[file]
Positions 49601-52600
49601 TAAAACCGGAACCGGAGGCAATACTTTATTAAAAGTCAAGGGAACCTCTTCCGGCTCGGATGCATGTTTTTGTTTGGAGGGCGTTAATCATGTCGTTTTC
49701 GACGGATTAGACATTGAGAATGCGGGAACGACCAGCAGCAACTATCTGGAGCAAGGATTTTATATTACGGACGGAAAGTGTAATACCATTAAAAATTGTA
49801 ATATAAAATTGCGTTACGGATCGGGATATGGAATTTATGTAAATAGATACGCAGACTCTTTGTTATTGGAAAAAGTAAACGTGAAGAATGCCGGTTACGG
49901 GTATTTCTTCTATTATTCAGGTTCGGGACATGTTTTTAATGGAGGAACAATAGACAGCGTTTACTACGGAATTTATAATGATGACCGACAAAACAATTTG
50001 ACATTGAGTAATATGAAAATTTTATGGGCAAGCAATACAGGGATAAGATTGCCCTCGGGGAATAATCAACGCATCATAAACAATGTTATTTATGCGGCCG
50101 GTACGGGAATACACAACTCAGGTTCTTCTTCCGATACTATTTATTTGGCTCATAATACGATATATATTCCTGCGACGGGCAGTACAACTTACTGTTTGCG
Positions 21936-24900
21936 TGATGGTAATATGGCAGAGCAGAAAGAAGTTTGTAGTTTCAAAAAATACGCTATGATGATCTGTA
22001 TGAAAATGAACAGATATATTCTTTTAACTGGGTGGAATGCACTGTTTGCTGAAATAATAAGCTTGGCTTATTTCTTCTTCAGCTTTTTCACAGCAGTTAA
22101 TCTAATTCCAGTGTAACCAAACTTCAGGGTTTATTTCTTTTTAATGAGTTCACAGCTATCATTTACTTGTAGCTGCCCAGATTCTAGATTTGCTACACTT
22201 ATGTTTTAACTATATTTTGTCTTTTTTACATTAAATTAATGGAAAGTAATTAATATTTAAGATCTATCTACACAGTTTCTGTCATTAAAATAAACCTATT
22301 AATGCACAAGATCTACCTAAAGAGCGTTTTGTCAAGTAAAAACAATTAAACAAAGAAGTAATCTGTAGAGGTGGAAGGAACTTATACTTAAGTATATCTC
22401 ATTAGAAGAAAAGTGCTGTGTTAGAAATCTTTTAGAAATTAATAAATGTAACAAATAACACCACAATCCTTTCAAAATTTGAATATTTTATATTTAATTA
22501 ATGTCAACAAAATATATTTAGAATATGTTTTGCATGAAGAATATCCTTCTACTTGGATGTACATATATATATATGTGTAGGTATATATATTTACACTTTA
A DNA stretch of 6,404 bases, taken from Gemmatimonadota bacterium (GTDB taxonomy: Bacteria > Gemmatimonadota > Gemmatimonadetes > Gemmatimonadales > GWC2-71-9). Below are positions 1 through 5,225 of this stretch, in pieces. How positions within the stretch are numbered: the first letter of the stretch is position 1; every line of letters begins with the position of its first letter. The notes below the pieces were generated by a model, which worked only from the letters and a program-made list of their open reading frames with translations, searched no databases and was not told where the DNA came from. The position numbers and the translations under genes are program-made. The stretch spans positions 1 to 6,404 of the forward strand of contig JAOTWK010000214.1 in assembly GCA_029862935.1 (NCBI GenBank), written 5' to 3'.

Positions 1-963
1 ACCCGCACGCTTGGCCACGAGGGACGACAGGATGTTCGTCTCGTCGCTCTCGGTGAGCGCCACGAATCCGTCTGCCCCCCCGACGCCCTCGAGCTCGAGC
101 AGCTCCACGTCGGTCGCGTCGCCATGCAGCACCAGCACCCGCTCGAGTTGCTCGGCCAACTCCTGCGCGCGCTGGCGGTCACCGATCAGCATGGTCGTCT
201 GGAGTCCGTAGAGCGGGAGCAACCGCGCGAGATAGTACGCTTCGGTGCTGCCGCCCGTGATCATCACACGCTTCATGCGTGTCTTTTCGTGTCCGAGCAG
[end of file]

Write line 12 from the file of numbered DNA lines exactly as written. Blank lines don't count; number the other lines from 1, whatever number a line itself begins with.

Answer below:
22201 ATGTTTTAACTATATTTTGTCTTTTTTACATTAAATTAATGGAAAGTAATTAATATTTAAGATCTATCTACACAGTTTCTGTCATTAAAATAAACCTATT